Limits...
Mapping bundles of ecosystem services reveals distinct types of multifunctionality within a Swedish landscape.

Queiroz C, Meacham M, Richter K, Norström AV, Andersson E, Norberg J, Peterson G - Ambio (2015)

Bottom Line: We combined GIS data with publically available information for quantifying and mapping the distribution of services.Additionally, we calculated the diversity of ES for each municipality and used correlations and k-means clustering analyses to assess the existence of ES bundles.We found five distinct types of bundles of ES spatially agglomerated in the landscape that could be explained by regional social and ecological gradients.

View Article: PubMed Central - PubMed

Affiliation: Stockholm Resilience Centre, Stockholm University, Kräftriket 2B, 106-91, Stockholm, Sweden, cibele.queiroz@su.se.

ABSTRACT
Ecosystem services (ES) is a valuable concept to be used in the planning and management of social-ecological landscapes. However, the understanding of the determinant factors affecting the interaction between services in the form of synergies or trade-offs is still limited. We assessed the production of 16 ES across 62 municipalities in the Norrström drainage basin in Sweden. We combined GIS data with publically available information for quantifying and mapping the distribution of services. Additionally, we calculated the diversity of ES for each municipality and used correlations and k-means clustering analyses to assess the existence of ES bundles. We found five distinct types of bundles of ES spatially agglomerated in the landscape that could be explained by regional social and ecological gradients. Human-dominated landscapes were highly multifunctional in our study area and urban densely populated areas were hotspots of cultural services.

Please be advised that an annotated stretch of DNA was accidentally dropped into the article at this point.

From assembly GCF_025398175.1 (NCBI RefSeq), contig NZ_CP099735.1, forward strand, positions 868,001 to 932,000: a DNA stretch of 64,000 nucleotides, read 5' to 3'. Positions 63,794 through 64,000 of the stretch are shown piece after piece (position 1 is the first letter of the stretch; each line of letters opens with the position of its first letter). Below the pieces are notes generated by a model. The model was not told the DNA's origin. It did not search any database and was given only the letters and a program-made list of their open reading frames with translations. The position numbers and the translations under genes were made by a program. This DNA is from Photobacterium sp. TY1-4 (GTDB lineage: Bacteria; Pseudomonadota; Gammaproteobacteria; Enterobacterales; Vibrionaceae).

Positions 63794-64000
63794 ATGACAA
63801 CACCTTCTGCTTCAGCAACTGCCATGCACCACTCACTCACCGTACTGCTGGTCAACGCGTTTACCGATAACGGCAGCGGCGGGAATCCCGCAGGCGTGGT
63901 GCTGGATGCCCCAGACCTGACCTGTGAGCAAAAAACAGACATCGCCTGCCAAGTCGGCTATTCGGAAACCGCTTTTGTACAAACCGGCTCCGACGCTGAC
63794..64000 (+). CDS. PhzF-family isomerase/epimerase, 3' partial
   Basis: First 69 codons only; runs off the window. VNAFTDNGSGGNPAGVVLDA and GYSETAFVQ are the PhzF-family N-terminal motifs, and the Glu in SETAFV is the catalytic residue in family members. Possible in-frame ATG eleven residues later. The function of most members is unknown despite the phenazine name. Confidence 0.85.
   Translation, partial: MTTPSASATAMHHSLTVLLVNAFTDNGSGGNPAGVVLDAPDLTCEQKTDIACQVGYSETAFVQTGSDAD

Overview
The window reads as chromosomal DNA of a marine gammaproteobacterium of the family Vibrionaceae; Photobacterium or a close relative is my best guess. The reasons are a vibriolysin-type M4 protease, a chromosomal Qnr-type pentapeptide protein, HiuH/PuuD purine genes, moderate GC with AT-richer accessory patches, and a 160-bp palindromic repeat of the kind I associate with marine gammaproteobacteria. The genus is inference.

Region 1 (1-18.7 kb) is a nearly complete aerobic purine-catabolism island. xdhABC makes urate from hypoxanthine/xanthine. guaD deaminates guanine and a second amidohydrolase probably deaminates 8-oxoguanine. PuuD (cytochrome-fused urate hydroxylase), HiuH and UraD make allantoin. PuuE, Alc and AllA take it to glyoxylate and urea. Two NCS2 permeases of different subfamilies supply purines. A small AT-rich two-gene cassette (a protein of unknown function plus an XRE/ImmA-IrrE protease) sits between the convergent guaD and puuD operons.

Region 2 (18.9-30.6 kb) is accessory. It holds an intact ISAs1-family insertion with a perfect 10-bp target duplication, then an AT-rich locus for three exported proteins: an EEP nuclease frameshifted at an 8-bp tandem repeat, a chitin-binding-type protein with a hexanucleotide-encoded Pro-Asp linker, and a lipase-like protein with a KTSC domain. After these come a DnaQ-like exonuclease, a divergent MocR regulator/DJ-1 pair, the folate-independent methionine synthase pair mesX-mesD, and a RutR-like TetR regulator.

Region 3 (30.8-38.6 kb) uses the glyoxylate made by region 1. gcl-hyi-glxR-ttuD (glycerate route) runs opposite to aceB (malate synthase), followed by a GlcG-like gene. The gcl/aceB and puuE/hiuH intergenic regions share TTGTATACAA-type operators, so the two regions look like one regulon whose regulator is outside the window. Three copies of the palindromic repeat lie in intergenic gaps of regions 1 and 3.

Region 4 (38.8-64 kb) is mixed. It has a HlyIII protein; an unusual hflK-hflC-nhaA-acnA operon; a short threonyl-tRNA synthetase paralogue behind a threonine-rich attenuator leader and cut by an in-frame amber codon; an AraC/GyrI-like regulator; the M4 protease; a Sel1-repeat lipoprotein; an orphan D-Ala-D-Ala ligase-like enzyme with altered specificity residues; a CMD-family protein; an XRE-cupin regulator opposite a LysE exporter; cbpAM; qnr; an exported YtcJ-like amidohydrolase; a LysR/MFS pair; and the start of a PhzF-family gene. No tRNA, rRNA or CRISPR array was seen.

No MeSH data available.


Related in: MedlinePlus

Location of the study area in the Norrström drainage basin, Sweden, and the 62 municipalities across the basin. The colors in the Norrström basin map indicate the population density in each municipality
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Fig1: Location of the study area in the Norrström drainage basin, Sweden, and the 62 municipalities across the basin. The colors in the Norrström basin map indicate the population density in each municipality

Mentions: The Norrström drainage basin is situated in south-central Sweden and covers 22 650 km2 (Fig. 1). The area has an east–west climate gradient from maritime in the south-east to continental in the north-west. Rainfall is higher during summer months (up to 60 mm day−1), than in winter (up to 25 mm day−1), summing up a total of 500–600 mm per year. The basin is heterogeneous in terms of land cover and land uses, usually with a mix of land uses at a fine scale, and includes two of Sweden’s largest lakes, Lake Mälaren and Lake Hjälmaren. Agricultural land is dominant (primarily pasturage, cereal production, and rapeseed) on the near surroundings of lake Mälaren, while the north-west is, to a large extent, dominated by production forest (primarily Norway Spruce Picea abies). The eastern part of the region is heavily influenced by the city of Stockholm and its extended metropolitan area, with high population density (Sporrong 2008). Food production landscapes have undergone major changes since the 1950s, either through reforestation and a shift away from full-time family farming or development toward larger farm units and intensified use. The water areas in the Norrström basin provide several important ES. Lake Mälaren, for example, is the main regional water supply for more than 1.5 million people in the Stockholm region. The Norrström basin is also famous for salmon fishing, and the surroundings of Lake Mälaren are known for their high natural and cultural values (including outdoor recreation).Fig. 1